Neuropatients often require invasive mechanical ventilation (MV). Ideal ventilator settings and respiratory targets in neuro patients are unclear. Current knowledge suggests maintaining protective tidal volumes of 6–8 ml/kg of predicted body weight in neuropatients. This approach may reduce the rate of pulmonary complications, although it cannot be easily applied in a neuro setting due to the need for special care to minimize the risk of secondary brain damage. Additionally, the weaning process from MV is particularly challenging in these patients who cannot control the brain respiratory patterns and protect airways from aspiration. Indeed, extubation failure in neuropatients is very high, while tracheostomy is needed in one-third of the patients. The aim of this manuscript is to review and describe the current management of invasive MV, weaning, and tracheostomy for the main four subpopulations of neuro patients: traumatic brain injury, acute ischemic stroke, subarachnoid hemorrhage, and intracerebral hemorrhage.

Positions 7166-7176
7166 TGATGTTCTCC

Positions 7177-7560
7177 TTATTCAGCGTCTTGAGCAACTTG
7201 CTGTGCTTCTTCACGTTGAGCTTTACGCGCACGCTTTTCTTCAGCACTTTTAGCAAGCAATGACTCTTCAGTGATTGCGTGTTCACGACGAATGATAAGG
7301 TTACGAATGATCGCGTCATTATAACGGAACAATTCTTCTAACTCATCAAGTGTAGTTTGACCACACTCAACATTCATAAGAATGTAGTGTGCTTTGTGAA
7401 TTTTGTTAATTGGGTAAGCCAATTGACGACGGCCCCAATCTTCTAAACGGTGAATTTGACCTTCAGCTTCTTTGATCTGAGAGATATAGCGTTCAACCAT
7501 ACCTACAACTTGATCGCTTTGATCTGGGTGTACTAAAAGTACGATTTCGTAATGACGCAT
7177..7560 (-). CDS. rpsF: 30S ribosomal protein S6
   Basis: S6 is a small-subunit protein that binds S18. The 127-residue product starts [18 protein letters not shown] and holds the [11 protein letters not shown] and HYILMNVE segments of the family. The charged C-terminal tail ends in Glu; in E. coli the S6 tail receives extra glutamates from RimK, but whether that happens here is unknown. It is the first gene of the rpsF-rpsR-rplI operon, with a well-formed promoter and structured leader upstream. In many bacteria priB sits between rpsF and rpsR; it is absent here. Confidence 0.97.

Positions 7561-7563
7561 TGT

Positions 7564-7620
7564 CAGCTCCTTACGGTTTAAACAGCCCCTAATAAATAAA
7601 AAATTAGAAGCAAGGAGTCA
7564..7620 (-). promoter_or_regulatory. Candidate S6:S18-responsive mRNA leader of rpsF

|Journal||Best Practice and Research: Clinical Anaesthesiology|
|Publication status||Accepted/In press - 2020|
- acute brain injury
- mechanical ventilation
- neurocritical care
ASJC Scopus subject areas
- Anesthesiology and Pain Medicine